More on Life Insurance
More on Life Insurance
You can use a cash value life insurance policy to supplement your retirement income, but this strategy comes with a few risks. Here’s what you need to know before making a life insurance policy part of your retirement plan.
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If you own a whole life insurance policy — or any other type of cash value life insurance — you can use your life insurance policy’s cash value to supplement your retirement income. This is known as a life insurance retirement plan or a LIRP.
Some insurance agents tout this option as a major advantage of cash value life insurance. But while cash value policies sometimes offer flexibility in retirement financial planning, cash value life insurance also comes with risks that all life insurance shoppers — particularly those approaching retirement — should know about.
Read on to see whether buying this type of insurance makes sense for your retirement strategy and how cash value life insurance stacks up against a 401(k) or Individual Retirement Account (IRA).
A life insurance retirement plan (LIRP) is a financial strategy in which a cash value life insurance policy is used to supplement other retirement funds (such as 401(k) and IRA accounts)
Because cash value life insurance is expensive and complicated, life insurance retirement plans are not recommended for most people
Term life insurance, which doesn’t have a cash value component, cannot be used for a life insurance retirement plan
A life insurance retirement plan, or a LIRP, is a permanent life insurance plan that uses the cash value to help fund retirement. LIRPs mimic the tax benefits of a Roth IRA. Any permanent life insurance policy with a cash value, such as whole life insurance, can help fund retirement. Term life insurance, which lacks a cash value component, cannot be used for a life insurance retirement plan.
A certain percentage of your cash value life insurance policy’s premium payment goes into a tax-deferred, investment-like savings component, known as the cash value of the policy. The exact amount that goes into savings is determined by your individual policy and the cash value account grows over time.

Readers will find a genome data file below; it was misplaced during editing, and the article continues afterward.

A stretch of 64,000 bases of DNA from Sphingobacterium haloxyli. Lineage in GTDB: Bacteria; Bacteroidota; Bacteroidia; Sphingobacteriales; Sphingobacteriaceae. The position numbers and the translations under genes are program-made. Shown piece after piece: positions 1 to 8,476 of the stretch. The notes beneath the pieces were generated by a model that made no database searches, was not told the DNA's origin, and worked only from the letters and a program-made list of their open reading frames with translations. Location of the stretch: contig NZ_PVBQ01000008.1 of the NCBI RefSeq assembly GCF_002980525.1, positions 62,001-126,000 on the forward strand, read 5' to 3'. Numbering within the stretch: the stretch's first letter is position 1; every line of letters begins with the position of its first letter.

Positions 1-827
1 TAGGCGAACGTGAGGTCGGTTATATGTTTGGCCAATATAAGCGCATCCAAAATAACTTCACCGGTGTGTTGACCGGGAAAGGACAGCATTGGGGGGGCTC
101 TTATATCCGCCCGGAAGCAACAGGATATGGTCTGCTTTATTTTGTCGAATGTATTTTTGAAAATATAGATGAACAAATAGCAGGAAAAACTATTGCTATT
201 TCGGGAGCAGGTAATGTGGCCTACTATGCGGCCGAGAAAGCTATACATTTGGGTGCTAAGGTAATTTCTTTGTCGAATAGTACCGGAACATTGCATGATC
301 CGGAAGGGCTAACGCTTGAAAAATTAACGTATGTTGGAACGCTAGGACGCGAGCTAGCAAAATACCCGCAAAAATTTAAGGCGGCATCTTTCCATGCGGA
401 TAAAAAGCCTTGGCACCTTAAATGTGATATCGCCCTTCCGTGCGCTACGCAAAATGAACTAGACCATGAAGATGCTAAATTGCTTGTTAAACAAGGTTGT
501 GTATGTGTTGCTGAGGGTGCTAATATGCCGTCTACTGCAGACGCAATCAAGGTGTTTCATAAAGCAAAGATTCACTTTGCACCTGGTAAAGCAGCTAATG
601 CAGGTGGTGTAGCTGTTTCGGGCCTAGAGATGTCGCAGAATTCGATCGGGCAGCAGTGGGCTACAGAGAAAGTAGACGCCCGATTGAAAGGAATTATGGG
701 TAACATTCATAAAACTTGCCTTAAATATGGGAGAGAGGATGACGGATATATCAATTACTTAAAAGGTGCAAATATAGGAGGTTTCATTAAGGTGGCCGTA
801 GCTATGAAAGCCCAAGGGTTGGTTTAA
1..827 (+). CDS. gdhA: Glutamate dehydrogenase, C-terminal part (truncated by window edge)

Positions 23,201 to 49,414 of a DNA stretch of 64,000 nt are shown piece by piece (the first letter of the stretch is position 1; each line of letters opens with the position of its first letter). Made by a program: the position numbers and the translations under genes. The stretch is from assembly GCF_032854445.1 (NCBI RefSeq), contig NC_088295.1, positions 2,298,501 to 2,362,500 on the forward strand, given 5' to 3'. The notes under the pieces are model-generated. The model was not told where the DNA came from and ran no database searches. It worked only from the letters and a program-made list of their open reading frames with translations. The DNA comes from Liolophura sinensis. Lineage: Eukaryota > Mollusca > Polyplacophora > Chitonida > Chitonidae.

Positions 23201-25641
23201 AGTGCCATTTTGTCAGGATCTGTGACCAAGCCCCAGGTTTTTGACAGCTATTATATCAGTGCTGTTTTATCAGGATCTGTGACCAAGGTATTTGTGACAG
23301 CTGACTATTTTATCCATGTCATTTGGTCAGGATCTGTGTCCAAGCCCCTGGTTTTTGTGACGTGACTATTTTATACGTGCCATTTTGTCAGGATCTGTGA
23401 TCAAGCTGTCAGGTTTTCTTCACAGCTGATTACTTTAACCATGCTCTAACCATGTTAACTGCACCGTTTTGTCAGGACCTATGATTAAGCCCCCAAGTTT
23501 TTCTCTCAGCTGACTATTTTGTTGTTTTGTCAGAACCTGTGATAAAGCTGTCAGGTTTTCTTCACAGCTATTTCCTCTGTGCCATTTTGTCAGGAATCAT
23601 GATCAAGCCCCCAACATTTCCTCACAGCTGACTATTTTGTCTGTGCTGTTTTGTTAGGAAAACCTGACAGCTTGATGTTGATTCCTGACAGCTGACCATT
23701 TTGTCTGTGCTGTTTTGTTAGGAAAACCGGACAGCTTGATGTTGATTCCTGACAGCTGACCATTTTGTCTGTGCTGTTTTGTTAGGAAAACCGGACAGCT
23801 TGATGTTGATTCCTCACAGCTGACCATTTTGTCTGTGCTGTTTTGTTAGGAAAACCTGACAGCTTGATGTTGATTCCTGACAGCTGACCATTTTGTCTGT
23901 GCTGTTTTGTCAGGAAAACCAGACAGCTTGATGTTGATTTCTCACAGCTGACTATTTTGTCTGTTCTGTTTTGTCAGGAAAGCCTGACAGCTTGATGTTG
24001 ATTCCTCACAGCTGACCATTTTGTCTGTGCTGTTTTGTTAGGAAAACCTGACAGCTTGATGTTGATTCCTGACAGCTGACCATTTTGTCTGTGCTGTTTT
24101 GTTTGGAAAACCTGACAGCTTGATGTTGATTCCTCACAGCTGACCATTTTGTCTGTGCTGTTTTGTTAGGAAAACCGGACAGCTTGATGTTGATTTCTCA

You can access your policy’s cash value by withdrawing from it or taking out a loan against it, and that money can be used to provide tax-free income in retirement.
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LIRPs can both bolster your retirement savings and fill in the gaps if there’s a stock market downturn. If you max out contributions to your traditional investment accounts, you can pay any extra funds into your cash value, creating an additional avenue for tax-deferred investment growth. In a down year for the stock market it might be more beneficial to pull from a cash value with a set rate of growth than from a retirement account with a depreciated value.
To build up enough cash value to supplement retirement, some policyholders choose to overfund their cash value life insurance policies by paying well over the required premium each month. The extra money they pay goes into the policy’s cash value and grows tax-deferred.
Many financial experts recommend the “4% rule,” withdrawing no more than 4% of your savings in each year of your retirement. When you own a cash value life insurance policy, you’ll have access to your policy’s cash value in addition to your retirement accounts.
This allows you to be strategic about your retirement spending. For example, after a down year in the stock market, you can withdraw money from your policy’s cash value instead of drawing down from your IRA, allowing your IRA savings to replenish.
Most people won’t need life insurance at all by the time they retire. That’s because as you get older, your financial obligations — such as paying off a mortgage or supporting dependents — usually decrease and so does your need for life insurance.
But using a cash value policy to supplement retirement income can make sense for people with more complex financial needs or people who know they’ll need life insurance coverage for the rest of their lives. These include:
High-income earners who have already maxed out other retirement accounts and are seeking an additional vehicle for tax-deferred savings.
People with lifelong dependents, such as children with disabilities, who will still need life insurance coverage when they’re retired.
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The premiums of your permanent policy go toward investing in your LIRP, and you can choose to add additional funds to that amount. It will cost more to buy permanent life insurance than term life: Whole life insurance premiums are five to 15 times higher, on average. You may find it more affordable to buy term and invest the money you save from not buying a whole life policy, rather than funding a LIRP.